TVRG Snapshot: Roseanne Season 2 (1989-90)

 Looking for an established show to binge or relive old glories and blunders?  If mild spoilers don't deter and readers like a preview of what they can't wait to see, take a glance and locate a new series to add to your collection.  Look back  and explore the parent series for The Conners, Roseanne, which enjoyed 10 successful seasons from 1988-97 and a 2018 singular season revival.  
Check out SEASON 1 to gain a sense of history for this landmark series.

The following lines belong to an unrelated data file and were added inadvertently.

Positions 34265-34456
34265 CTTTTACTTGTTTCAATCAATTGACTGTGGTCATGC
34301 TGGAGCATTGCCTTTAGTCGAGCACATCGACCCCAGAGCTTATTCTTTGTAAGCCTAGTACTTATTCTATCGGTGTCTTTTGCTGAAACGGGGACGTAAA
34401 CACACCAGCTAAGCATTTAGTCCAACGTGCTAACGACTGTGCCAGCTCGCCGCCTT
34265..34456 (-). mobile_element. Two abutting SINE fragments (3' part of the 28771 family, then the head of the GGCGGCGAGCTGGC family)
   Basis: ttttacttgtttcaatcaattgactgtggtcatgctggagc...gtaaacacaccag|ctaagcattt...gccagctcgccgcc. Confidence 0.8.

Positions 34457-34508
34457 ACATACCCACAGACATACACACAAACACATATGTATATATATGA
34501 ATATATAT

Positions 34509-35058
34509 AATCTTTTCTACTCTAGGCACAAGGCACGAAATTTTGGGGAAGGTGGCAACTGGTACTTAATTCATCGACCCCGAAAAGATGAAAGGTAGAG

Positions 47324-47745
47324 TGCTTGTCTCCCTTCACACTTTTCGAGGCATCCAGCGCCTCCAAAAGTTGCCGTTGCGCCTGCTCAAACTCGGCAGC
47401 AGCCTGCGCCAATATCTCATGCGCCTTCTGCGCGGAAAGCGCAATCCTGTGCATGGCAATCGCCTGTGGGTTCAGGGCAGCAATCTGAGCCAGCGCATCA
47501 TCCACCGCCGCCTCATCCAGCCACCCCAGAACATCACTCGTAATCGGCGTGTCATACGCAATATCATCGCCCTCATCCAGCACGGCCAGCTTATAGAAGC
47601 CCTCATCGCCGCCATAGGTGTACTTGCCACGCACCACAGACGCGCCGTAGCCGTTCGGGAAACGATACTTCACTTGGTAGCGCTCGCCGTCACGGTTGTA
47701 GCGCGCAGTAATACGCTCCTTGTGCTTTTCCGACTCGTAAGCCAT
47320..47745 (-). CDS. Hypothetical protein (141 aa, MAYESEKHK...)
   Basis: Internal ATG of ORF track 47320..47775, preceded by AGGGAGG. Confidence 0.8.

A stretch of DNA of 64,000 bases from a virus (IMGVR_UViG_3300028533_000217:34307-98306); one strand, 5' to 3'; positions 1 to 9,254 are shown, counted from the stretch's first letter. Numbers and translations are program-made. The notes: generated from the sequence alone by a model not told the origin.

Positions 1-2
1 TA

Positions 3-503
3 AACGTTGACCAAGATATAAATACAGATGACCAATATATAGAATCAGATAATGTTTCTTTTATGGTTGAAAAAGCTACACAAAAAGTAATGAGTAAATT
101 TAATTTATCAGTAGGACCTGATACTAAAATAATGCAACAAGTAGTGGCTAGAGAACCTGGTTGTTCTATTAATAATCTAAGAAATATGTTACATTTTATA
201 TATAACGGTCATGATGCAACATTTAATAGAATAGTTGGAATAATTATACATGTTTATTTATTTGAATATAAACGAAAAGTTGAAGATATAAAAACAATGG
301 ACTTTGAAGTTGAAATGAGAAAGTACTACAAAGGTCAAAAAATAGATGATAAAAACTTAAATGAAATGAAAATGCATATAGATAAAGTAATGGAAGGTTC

The sisters locked horns and heads many times during the season.    The action dramatic Season 1 finale which Roseanne Conner (Roseanne Barr/Arnold), her sister Jackie (Laurie Metcalf) and best friend Crystal (Natalie West) pulled a dramatic Norma-Rae-esque uprising and quitting their hellish factory gig.  Jackie decided to take a bold stroke and first enrolled in a police academy followed by a rewarding gig for Lanford PD followed by a stable romance.  Roseanne exhibited her greatest angst being between menial jobs, all the while pushing on and strongly holding her family together.  The kids began to age with considerable storylines focusing on Becky Conner (Lecy Goranson) diving deep into the teen waters and getting into trouble.  Despite a bleak year for the lead character, she fancied herself in events to look forward to such as her annual Halloween celebration as well as fielding the chaos of extended family converging under her roof.  A notable event occurred as the sisters exhibited a brief estrangement over Roseanne's meddling in a swing toward the dramatic.  The season wrapped beautifully on Roseanne's birthday giving her taxed character some well-deserved TLC to explore herself.